Our work got more complicated and more uncertain and more anxiety-provoking. For me, there was at least some element of jealousy, of “I wish I could just focus on the movie nights, the popcorn, and the cuddling,” when the idea of touching my children was beyond the scope of anything I could do.

That must’ve been really difficult. Do you now have to consider altered summer plans for your kids?

Yes, I think that all parents should be considering alternative summer plans. It’s very hard to predict what’s going to officially happen with camps. My kids go to overnight camp, and I’m a doctor at an overnight camp.

I don’t see a lot of easy ways to prioritize overnight camp over understanding how to get kids back to school. We can’t even give kids playdates.

As a doctor, do you have any advice for parents trying to ensure they’re keeping their kids safe and protected?

We need to internalize how much we don’t know about this virus. The New York Times recently dropped an article about kids with an inflammatory condition, that might be related to whether or not they’ve had the virus. Everyone is scared because all of a sudden, something is affecting kids

We’ve been very lucky that this virus has completely spared children for whatever reason. There’ve been a couple of kids that have been affected, but they had other medical problems.

We’ve been living under this bubble of protection for our children, but kids are at risk in general for life. They go outside; You have to be sure they’re safe crossing the street.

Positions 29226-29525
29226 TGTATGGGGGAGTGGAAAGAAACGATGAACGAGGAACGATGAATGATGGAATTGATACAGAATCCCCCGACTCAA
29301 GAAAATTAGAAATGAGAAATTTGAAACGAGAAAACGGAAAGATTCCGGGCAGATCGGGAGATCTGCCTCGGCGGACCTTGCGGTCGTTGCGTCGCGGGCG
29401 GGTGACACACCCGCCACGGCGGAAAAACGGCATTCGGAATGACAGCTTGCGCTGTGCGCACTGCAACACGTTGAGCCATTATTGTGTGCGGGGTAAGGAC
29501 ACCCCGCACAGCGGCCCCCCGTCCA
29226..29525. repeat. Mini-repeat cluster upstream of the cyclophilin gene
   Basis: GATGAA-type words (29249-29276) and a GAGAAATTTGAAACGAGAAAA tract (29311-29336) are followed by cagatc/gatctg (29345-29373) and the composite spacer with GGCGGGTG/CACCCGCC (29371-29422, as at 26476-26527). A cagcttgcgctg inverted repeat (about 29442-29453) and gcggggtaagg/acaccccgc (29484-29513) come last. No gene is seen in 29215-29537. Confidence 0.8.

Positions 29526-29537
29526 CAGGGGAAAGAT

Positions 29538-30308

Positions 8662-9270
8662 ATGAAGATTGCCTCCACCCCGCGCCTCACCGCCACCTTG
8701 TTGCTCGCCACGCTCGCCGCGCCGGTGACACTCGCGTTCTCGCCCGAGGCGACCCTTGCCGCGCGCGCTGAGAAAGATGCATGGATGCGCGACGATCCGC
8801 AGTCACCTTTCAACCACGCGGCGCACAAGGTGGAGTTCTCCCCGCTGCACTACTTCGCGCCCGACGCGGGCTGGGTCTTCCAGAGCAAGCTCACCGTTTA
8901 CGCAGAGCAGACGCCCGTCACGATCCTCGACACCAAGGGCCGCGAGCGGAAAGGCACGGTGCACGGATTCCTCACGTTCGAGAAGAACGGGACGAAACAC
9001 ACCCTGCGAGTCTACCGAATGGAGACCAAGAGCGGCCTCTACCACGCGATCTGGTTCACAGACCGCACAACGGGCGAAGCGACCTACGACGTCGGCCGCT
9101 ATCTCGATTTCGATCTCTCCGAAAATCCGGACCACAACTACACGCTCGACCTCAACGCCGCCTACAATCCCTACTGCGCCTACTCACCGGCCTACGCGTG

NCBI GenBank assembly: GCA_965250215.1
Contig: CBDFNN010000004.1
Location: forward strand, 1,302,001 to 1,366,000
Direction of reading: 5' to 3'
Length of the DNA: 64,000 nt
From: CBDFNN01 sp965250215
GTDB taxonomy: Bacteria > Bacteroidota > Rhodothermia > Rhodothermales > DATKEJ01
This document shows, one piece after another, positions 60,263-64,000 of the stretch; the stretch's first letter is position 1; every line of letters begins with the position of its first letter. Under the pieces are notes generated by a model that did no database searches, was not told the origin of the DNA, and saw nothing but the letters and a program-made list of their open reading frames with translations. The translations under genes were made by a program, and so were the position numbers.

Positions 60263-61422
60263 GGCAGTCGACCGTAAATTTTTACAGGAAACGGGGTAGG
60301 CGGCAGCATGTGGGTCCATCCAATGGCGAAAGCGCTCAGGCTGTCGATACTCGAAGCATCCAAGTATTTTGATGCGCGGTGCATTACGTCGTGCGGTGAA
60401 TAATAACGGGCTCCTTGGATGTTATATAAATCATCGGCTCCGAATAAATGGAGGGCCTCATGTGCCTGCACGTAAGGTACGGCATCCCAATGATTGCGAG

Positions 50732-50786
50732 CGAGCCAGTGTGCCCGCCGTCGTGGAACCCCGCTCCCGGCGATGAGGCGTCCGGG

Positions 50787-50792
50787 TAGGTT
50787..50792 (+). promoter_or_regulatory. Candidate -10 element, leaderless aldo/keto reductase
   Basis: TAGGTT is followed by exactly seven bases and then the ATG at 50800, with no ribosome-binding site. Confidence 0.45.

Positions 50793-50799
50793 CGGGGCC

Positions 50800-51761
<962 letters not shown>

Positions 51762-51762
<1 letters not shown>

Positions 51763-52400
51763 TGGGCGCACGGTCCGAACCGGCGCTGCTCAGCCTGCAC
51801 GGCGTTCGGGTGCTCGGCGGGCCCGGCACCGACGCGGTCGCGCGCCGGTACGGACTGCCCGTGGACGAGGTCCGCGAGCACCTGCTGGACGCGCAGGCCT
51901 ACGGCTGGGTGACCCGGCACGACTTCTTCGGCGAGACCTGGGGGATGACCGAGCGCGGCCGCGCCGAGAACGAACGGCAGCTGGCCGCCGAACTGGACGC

I think we need to remember that managing our kids and their risk is part of our job as parents. We need to understand the risks, and more importantly, how they affect other members of our families.

Schools closed for parents, because of increased risk of transmission. As parents over the next three months, we need to limit our kids’ interactions with other people just so we can continue to track who they’ve come in contact with. So I think we’re going to start with small gatherings amongst known families.

Or maybe in the city, you open a fire hydrant and you close the block for a block party and you let five kids at a time run through the fire hydrant. We’re going to have to start letting kids be kids over the summer in a very controlled way. I’ve been thinking about how to engage my kids with other kids in a way that doesn’t undermine all the work we’ve done so far.

This interview has been edited and condensed.